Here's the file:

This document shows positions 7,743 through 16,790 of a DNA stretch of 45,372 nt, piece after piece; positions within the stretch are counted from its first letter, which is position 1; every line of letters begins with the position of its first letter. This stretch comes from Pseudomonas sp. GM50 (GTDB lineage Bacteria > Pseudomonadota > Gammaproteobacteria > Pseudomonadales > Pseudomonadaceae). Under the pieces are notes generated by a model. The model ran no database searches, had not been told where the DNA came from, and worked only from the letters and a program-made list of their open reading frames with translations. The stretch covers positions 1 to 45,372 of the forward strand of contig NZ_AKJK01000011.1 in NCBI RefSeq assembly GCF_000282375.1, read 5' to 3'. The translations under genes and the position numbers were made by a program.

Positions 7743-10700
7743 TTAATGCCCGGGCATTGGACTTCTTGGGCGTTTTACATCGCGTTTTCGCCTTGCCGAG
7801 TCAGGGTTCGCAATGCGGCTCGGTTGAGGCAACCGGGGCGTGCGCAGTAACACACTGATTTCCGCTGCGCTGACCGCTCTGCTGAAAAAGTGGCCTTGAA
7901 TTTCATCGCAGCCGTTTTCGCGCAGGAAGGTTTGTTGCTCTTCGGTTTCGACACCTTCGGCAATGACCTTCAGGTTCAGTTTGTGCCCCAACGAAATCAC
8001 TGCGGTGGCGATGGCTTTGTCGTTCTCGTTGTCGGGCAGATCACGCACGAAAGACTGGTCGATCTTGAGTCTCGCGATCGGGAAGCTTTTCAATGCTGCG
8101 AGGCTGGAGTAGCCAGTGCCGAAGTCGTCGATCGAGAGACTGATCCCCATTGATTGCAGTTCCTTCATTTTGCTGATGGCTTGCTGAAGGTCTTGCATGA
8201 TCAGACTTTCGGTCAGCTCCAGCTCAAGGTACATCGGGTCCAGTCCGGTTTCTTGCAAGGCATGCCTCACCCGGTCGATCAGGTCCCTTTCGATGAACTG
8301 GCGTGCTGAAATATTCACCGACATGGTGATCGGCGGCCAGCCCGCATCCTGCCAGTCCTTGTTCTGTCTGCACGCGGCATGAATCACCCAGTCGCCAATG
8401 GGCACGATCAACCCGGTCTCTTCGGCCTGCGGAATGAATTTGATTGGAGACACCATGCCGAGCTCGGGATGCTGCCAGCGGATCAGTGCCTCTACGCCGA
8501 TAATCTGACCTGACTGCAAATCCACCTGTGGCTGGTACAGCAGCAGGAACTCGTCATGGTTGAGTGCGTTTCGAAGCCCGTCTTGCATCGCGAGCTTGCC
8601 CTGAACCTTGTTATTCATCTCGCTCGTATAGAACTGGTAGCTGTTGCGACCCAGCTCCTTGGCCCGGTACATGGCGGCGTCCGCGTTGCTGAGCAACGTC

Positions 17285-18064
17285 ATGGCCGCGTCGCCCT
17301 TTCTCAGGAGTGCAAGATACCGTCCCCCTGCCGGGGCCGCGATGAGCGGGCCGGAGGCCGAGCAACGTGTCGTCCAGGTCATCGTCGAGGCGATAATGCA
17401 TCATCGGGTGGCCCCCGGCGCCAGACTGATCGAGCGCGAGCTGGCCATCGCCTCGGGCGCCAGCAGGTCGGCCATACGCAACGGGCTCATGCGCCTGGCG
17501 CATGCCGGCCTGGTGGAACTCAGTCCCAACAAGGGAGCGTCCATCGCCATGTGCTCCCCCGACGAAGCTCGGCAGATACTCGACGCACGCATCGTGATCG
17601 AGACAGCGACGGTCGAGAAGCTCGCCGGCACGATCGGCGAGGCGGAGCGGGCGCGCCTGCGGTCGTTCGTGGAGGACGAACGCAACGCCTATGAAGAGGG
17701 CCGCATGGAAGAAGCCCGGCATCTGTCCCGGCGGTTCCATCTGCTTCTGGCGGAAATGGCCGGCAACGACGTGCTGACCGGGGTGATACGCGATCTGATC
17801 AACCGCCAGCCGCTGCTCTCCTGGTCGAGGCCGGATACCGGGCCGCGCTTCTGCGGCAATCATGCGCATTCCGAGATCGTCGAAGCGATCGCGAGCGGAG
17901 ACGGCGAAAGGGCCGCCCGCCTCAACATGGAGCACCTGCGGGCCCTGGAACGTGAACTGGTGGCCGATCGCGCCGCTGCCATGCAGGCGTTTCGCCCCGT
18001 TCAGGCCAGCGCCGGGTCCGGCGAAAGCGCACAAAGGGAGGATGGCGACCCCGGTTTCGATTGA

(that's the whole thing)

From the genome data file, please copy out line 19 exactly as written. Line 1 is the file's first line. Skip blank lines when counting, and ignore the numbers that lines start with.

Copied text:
17701 CCGCATGGAAGAAGCCCGGCATCTGTCCCGGCGGTTCCATCTGCTTCTGGCGGAAATGGCCGGCAACGACGTGCTGACCGGGGTGATACGCGATCTGATC